BCC’ 2010 – under the sign of Gdansk
There was barely a single speech during the last year's edition of the Baltic Container Conference that uttered the word "crisis". However, the 4th edition of BCC'2010 (held on 9th and 10th of March) almost entirely focused on the significant drop in container sea shipping. At the invitation of Actia Forum, (with the Port of Gdansk Authority SA acting as a partner to BCC), about 130 delegates representing major trade players on the Baltic Sea - such as container terminals, operating and forwarding companies as well as shipping analysts - gathered at the Polish Baltic Philharmonic in Gdansk. Attending the event, there were also high standing experts involved in decision-making about the geographical shape of sea shipping. Their participation coupled with the high substantive level of proceedings provided the best evidence that BCC remains the most influential event promoting container trade in the Baltic Sea region.
In her keynote address, Deputy Minister Anna Wypych-Namiotko, spoke extensively about the urgent need - in view of the crisis - to simplify all border procedures, which make it difficult for our ports to stand the competition of other European ports. Deputy Mayor of Gdansk, Andrzej Bojanowski, in charge of the city's economic policy, announced that the measures and investments conducive to port's development should be continued. PGA SA Vice-President of the Board, Slawomir Wrzesniak, reminded the audience of the memorable date for the Gdansk port that saw the arrival of the first container ship launching a new direct deep-sea container service from Asia to Gdansk. All subsequent speakers agreed unanimously that the 4th of January 2010 marked the ground-breaking date for the Baltic shipping industry.
- For a thousand years, Gdansk has operated as a port of considerable significance - started PGA SA Marketing and Promotion Director, Julian Skelnik, who is also currently heading the Baltic Ports Organisation (BPO) and holding the position of Vice-Chairman of the European Sea Ports Organisation (ESPO). - The port's location at the intersection of major commercial routes recognized by the European Union along with Brussels's approval of the arguments in favour of constructing transport corridors with port's key role have presented Gdansk with another opportunity for growth. The economic slowdown has bypassed the Gdansk port and - although it may not rank among the top players in terms of container throughput - it is now in the best position to catch up with the leaders.
- The rapid growth in container freight - said, among others, Dr. Maciej Matczak of the Maritime Academy in Gdynia - reached its peak in 2008, with nearly 140 millionTEU's shipped by sea. The previous year's results showed a drop by 20 million TEU's. The key directions in the world's commercial exchange are best reflected by the fact that among the top ten container port facilities worldwide, Europe is represented only by Rotterdam. However, the Dutch shipping and oil company of APM - Maersk remains the unrivalled leader in the sea shipping industry.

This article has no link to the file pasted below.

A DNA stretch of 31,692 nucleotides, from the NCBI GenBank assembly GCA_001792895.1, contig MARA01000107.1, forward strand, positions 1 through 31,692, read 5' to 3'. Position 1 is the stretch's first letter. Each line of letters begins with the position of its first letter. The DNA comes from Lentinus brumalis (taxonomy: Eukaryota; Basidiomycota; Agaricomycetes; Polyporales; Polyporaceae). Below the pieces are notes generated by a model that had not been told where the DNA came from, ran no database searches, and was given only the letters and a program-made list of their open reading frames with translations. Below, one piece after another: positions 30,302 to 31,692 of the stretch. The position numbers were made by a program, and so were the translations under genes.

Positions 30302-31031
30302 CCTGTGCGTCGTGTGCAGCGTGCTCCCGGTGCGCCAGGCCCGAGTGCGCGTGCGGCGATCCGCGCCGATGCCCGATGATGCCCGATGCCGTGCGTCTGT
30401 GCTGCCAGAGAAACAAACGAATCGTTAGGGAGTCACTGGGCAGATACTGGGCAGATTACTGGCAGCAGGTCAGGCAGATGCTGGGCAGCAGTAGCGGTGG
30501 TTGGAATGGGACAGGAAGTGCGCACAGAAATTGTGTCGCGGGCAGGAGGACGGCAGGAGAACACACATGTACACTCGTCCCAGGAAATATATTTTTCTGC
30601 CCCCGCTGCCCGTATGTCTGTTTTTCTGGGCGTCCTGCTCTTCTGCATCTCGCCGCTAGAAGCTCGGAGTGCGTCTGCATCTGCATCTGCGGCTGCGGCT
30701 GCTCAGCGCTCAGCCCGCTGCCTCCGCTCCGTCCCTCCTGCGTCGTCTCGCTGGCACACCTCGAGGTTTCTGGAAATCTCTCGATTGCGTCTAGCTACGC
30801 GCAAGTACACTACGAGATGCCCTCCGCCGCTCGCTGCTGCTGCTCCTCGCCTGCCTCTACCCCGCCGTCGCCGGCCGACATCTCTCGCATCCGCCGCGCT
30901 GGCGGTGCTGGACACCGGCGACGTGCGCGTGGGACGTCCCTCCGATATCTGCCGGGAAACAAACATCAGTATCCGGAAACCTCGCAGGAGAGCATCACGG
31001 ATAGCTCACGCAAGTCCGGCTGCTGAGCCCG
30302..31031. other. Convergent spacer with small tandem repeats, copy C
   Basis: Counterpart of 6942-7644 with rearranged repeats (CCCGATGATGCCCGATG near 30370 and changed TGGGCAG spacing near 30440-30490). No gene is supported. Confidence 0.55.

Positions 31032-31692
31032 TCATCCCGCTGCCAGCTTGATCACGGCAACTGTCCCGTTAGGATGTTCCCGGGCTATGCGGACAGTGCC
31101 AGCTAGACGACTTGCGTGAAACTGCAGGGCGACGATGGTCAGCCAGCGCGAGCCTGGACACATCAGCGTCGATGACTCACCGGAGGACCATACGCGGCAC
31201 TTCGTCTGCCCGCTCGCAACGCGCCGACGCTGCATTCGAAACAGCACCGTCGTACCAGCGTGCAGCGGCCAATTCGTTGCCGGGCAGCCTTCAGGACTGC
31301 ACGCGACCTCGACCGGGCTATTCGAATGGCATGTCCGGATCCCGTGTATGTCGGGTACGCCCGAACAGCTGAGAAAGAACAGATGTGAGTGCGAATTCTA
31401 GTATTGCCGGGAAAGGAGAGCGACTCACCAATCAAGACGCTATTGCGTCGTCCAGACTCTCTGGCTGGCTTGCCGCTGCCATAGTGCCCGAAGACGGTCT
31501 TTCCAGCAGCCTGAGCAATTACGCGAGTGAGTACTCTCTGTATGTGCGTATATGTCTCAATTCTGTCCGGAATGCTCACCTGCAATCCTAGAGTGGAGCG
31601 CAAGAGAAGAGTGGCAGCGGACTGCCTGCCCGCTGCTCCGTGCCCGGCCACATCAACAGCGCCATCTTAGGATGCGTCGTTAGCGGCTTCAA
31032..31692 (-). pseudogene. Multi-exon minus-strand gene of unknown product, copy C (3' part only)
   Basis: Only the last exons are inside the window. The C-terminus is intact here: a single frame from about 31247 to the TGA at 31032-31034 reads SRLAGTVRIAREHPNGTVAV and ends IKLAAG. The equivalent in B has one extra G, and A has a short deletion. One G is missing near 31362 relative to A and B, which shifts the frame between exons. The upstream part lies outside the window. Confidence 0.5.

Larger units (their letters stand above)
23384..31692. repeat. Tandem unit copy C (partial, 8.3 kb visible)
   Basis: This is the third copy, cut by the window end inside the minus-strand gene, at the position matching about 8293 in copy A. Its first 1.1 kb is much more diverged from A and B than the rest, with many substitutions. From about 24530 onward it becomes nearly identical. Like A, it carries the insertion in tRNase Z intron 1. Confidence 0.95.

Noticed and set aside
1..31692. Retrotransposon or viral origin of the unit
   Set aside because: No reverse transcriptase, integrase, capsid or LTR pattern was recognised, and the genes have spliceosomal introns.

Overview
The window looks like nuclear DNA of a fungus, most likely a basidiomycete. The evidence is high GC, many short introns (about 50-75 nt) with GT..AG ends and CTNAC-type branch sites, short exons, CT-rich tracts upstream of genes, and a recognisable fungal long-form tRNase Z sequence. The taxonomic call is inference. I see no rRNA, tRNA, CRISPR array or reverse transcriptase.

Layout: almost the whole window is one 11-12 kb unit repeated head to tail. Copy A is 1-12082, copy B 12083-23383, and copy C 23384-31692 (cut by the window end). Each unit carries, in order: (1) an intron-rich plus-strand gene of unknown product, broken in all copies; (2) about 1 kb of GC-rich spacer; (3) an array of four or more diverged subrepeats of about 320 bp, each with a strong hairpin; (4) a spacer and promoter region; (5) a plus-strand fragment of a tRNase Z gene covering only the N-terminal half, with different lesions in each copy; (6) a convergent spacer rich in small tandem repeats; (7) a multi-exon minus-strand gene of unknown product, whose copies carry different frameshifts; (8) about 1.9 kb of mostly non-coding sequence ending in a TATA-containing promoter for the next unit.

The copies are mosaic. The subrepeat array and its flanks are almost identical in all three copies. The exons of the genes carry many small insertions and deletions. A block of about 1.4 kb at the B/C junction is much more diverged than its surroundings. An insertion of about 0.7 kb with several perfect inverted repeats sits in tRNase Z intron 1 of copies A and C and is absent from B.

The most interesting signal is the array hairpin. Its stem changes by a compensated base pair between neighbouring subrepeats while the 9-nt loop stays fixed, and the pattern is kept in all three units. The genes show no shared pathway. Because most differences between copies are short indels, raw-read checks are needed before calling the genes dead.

Consequently, the most looked-forward-to presentation among the BCC' 2010 participants was the one delivered by Maersk Line Operations Manager Eastern Central Europe, Dominik Landa, This shipping tycoon - as widely publicized in the trade press - has also suffered from the global economic slowdown. Nonetheless, it is successfully implementing remedies that not only help retain its position, but also enable the company to expand its business offer.
- Inaction - claimed D. Landa - may generate further losses. We exert every effort to maintain financial discipline and reduce error risk to the minimum. At the same time, we look for reserves and cost-cutting measures which will enable us to expand our business offer. For example, reducing the velocity of our vessels will bring considerable savings on fuel consumption of up to 30 percent for the entire Maersk fleet. This will allow us to freeze the rates and will notably drive up the demand for our services. Additionally, we make long-term investments aimed at overcoming the crisis in further perspective. The direct container service from Asia to Gdansk represents a milestone for Poland's sea freight.Never before has the Far East been... so close. Maersk considers Poland as another key European market. On that basis, we can expect the long-term sustainability of the service and high reliability of freight projections. We have pulled the door open for new business and new investments and projects between the Far East on the one hand, and Poland and the southern region of the Baltic Sea on the other.
This is a significant statement that tones down speculations about the so-called "Gdansk experiment" ventured by Maersk Line. The vast potential represented by DCT Gdansk SA, which handles ocean-going container ships at the Gdansk port, as well as its already developed plans for growth (as confirmed in a speech given by DCT Sales and Marketing Manager, Danuta Bilat) allow for the optimistic outlook into the future. In this context, even the charts drawn by ocean shipping consultant at OSC Ltd, Steve Wray, which seemed to build on rather... overly bold assumptions, gained in probability. Their exaggerated optimism works favourably for Gdansk. Such a conclusion of the BCC's 4th edition is the kind of a cheerful message that we all need the most. Even more so since the debates - thanks to the Maersk's expanded service from Shanghai to Gdansk - proceeded under the sign of the Gdansk port.